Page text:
The title and thematic center of Soul Clap Hands and Sing are taken from William Butler Yeats’s poem “Sailing to Byzantium”: “An aged man is but a paltry thing,/ A tattered coat upon a stick, unless/ Soul clap its hands and sing.” The male protagonists of these novellas are not singing. Each is middle-aged or older and has lived a life essentially empty of commitment; each reaches out tentatively and too late to another person.
In this collection, Marshall moves the setting beyond the United States to the islands of the Caribbean Sea and South America, deliberately assuming a male perspective. These stories concern not so much the age of the men but the parched condition of their souls.
Barbados is the first and shortest novella. Mr. Watford, thin, spare, and comfortably retired from his job in America, spends his days tending his coconut trees and scoffing at the young people and their political slogan, “The Old Order Shall Pass.” A local shopkeeper urges Mr. Watford to support the unsteady economy by hiring a servant, but the girl he sends disturbs Mr. Watford, who is grudging and harsh with her, though he allows her to stay. Only when he sees her dancing with a young man does he begin to realize how jealous he is of her, and how lonely. He tries to approach the girl, but she spurns him, and he realizes that in his life “it had been love, terrible in its demand, which he had always fled.”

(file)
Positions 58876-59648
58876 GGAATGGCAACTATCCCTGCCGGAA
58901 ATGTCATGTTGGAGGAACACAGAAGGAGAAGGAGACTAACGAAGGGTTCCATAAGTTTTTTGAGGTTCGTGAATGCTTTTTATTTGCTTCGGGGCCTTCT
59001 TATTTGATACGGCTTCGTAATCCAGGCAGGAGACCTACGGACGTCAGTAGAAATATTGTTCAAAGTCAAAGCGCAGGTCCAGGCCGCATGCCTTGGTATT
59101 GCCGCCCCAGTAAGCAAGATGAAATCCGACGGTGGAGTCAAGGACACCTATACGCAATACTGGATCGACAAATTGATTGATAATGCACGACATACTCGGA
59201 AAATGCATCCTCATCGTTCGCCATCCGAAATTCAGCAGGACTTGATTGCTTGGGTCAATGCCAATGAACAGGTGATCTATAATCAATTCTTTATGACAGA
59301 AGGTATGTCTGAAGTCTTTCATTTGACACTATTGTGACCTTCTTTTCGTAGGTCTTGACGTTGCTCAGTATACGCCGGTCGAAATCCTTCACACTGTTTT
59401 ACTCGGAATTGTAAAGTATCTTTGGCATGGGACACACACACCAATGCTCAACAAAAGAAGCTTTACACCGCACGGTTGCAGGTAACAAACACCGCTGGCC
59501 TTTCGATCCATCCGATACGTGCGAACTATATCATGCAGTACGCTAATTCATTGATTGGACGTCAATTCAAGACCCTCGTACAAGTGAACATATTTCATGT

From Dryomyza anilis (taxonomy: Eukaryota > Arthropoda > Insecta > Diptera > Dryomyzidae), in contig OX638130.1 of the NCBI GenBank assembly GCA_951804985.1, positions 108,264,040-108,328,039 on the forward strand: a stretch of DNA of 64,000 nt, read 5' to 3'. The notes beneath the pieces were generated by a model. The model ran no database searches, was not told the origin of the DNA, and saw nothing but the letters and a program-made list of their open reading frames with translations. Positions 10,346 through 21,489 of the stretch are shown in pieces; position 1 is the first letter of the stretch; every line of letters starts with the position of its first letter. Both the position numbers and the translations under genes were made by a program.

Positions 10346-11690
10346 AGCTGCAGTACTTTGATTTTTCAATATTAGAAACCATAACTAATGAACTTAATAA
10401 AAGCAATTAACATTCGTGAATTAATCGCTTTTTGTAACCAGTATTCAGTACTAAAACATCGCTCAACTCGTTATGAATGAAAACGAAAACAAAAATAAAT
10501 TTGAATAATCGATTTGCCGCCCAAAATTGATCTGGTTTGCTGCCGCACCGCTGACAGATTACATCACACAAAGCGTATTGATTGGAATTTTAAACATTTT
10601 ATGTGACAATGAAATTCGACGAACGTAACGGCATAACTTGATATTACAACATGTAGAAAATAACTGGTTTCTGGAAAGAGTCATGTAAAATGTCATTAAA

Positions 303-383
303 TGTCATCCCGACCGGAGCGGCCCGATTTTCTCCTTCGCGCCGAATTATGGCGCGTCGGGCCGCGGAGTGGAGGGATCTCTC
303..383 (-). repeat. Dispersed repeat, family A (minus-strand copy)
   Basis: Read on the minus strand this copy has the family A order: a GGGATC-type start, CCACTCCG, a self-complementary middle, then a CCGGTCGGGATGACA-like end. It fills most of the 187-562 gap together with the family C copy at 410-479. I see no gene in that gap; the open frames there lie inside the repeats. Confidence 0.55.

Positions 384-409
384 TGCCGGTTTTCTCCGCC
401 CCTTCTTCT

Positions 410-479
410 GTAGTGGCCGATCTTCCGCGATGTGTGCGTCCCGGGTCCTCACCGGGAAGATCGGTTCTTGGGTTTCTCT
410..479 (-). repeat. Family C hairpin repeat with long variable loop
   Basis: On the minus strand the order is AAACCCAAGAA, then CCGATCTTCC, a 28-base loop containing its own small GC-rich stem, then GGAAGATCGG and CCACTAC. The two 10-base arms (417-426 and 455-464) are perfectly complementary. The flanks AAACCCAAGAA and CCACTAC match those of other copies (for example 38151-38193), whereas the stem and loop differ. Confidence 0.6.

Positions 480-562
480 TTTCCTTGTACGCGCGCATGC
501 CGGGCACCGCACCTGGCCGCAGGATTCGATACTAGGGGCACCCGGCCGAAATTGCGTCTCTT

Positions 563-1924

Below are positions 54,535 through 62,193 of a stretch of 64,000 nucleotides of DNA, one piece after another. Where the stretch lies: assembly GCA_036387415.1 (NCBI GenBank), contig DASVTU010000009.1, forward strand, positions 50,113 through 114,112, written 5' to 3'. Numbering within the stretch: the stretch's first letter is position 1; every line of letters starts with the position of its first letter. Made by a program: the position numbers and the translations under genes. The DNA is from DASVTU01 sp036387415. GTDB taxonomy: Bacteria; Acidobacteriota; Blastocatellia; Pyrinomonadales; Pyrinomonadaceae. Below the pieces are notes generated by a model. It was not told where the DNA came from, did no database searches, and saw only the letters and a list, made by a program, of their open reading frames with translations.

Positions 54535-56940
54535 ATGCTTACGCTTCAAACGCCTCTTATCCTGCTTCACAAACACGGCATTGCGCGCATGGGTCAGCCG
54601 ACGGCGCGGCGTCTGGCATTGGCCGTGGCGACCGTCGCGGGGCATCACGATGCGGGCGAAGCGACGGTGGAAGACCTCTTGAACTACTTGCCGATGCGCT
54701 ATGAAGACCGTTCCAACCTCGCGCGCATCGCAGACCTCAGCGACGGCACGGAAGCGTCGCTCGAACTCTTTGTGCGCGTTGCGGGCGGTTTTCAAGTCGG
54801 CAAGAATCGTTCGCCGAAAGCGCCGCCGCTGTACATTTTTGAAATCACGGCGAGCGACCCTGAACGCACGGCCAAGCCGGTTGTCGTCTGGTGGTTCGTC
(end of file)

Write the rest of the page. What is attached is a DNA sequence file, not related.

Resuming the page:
(The entire section is 539 words.)